Otherwise, though, we are focusing on writing text for the web pages, putting resources up on the website, and working with TimelineJS for a timeline of the institution’s name changes. I am excited to see our website finally start coming together after all our research and collection of resources! Thankfully, we are on schedule and I do not anticipate any major problems or roadblocks appearing—fingers crossed!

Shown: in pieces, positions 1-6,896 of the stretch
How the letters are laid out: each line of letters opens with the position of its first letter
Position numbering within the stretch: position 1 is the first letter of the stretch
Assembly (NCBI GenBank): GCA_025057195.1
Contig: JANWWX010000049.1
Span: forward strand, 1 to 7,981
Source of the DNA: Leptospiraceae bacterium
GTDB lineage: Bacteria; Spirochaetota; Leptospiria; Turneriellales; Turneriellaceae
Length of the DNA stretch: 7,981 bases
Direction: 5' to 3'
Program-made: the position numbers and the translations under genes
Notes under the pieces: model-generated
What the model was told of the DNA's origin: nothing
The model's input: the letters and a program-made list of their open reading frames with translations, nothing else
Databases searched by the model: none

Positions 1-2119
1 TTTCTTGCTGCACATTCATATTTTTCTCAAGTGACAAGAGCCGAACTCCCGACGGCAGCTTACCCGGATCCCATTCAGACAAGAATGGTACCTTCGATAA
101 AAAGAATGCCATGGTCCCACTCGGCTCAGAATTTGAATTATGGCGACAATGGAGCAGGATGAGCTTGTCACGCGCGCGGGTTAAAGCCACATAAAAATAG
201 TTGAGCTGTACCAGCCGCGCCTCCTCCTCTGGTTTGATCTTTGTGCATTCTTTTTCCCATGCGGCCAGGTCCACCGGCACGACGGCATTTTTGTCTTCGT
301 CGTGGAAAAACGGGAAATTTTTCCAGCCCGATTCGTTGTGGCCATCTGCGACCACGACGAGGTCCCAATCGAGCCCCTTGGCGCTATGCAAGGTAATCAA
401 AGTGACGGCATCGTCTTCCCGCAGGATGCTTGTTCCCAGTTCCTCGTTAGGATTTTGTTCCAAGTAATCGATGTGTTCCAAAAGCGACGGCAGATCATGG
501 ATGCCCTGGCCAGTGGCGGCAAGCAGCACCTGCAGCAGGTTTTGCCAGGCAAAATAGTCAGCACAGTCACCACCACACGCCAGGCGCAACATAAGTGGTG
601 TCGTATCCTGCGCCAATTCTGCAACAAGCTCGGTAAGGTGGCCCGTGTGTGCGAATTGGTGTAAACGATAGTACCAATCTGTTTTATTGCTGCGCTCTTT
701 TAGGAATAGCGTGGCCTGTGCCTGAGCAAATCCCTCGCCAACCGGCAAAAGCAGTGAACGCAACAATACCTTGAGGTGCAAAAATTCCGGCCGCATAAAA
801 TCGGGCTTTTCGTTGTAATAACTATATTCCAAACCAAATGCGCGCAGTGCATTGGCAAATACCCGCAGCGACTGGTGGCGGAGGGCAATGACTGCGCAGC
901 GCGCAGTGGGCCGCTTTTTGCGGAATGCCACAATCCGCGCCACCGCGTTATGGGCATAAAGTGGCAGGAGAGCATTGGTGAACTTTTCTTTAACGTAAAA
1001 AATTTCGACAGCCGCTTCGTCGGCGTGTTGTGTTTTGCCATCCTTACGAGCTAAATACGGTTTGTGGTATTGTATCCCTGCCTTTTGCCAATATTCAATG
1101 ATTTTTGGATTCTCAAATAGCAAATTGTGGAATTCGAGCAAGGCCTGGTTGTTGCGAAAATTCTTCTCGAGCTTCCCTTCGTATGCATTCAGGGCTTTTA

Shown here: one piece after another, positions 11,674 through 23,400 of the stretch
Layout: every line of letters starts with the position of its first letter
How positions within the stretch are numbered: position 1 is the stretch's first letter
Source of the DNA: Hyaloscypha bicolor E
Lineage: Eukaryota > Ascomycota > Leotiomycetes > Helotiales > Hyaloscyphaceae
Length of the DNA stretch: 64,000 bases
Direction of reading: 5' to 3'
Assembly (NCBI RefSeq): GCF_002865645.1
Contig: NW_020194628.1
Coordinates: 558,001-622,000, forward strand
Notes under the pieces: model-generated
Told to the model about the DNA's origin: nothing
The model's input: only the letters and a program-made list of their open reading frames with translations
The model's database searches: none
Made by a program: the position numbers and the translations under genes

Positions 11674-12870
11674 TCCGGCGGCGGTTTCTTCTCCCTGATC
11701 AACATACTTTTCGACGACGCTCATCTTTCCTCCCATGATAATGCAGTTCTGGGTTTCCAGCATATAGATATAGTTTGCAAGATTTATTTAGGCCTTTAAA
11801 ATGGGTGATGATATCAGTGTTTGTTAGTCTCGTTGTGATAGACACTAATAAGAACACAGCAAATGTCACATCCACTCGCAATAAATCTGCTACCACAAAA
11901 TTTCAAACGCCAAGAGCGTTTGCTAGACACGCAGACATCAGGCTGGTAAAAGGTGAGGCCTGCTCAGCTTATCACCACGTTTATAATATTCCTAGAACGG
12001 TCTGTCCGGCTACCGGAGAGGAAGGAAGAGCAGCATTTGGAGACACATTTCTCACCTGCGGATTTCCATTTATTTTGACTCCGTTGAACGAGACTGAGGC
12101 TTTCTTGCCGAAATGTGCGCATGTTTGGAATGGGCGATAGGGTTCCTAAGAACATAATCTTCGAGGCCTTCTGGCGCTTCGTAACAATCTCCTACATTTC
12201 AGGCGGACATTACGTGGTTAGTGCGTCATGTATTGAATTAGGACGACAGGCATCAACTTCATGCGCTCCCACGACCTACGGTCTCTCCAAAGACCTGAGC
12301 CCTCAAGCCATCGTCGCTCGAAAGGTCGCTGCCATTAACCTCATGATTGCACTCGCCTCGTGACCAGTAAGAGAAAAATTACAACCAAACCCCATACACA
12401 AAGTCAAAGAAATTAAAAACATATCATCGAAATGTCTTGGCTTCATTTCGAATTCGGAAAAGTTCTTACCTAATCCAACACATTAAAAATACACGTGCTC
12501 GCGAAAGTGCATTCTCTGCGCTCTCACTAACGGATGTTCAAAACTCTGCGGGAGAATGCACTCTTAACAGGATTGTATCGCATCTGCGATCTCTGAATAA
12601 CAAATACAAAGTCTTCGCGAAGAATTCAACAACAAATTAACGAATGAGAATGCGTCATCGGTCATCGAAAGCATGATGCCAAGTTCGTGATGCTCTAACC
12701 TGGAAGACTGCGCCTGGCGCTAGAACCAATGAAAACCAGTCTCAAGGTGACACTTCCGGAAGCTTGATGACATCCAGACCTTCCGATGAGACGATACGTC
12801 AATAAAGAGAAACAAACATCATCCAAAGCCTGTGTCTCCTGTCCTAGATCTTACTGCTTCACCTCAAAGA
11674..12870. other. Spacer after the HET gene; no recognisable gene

When I went to the history and discussion tabs of Wikipedia history entries—namely, those of the Assassination of Archduke Franz Ferdinand, the Gallipoli Campaign, and the Boxer Rebellion—I saw a common theme of conversation around sources. Some users expressed concerns about sources being outdated, too one-sided, or inaccurate. I think it is important that these kinds of conversations are being had, because considering the validity and nuances of sources is a significant part of dealing with history. Regarding the weapon used in Ferdinand’s assassination, one user noticed an inconsistency between the article about the asssassination, which claimed the weapon was a Fabrique Nationale model 1910 .32 caliber pistole, but the article about that kind of pistol claims it was inaccurately attributed to the assassination. Through this example, I can see how the community works together to find errors and seek to find answers and solutions. However, I also saw one user call attention to trolling in the article on the Boxer Rebellion, in which foreign casualties were listed as over 50 billion and allusions to a video game were made. The ability for anyone to edit an article is both a benefit and a drawback of Wikipedia. Still, it was interesting to see insight into how the Wikipedia community works and the kinds of discussions they have.